I’ve addressed this before, in connection to the Wikileaks trending topics controversy (and previously in connection to #demo2010), but it’s always been tucked away as part of a longer post, so it’s been easy to miss. And it keeps coming up, so here goes:
Twitter has no policy against allowing usernames to trend on its Trending Topics list. Twitter usernames trend all the time.
Right now, as I write this, seven of Twitter’s global trending topics — dbsk, BEPE, Varanaski, alliwant, lemmeguess,Suyono, and Cassiopeia — are single words. Each of those seven words are also usernames. Some are long-established (@cassiopeia has tweeted more than 3400 times and has nearly 400 followers) and some are brand new (@lemmeguess has never tweeted and is following only four people), but all of them exist.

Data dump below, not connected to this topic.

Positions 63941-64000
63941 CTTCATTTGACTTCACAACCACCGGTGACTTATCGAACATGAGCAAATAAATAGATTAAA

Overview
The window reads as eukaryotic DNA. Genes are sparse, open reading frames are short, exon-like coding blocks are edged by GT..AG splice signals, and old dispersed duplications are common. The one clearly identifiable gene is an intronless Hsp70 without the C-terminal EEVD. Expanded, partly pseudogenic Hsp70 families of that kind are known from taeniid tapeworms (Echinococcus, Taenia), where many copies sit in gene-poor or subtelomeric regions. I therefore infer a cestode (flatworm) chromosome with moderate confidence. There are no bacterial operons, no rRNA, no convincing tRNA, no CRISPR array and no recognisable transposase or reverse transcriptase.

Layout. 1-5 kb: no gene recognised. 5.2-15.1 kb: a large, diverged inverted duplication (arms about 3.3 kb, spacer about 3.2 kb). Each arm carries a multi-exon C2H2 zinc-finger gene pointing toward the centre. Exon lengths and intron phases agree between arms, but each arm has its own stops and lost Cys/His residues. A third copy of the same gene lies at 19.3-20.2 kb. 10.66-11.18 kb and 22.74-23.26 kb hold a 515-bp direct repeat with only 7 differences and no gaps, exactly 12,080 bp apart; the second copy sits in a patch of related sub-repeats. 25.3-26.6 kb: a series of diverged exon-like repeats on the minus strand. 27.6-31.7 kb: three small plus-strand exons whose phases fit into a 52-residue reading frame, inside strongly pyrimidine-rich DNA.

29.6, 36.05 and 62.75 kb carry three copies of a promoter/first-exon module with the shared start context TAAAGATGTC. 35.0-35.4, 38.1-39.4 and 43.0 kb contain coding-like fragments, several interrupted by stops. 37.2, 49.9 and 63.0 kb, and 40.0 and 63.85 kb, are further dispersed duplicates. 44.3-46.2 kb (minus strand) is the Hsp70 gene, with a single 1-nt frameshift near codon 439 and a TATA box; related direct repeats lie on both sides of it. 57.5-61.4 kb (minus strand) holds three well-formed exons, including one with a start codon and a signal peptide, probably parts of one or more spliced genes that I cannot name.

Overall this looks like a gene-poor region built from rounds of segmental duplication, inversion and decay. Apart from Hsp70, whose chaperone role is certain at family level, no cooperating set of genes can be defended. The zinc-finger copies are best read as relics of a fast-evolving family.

And if you think about it, this makes sense. If Twitter had a “no usernames as trending topics” policy, any of us could prevent any word from trending just by registering it as a username. The whole system would fall apart.
It’s true that really popular usernames tend not to trend, but that’s a function of Twitter’s trending topics algorithm rather than policy. As I’ve discussed in previous posts on the trending topics phenomenon, Twitter’s trend lists favor novel words and phrases, so even when chatter about Lady Gaga spikes, ladygaga (7,287,164 Twitter followers at last count) is unlikely to hit the trending topic lists. We’re always talking about @ladygaga.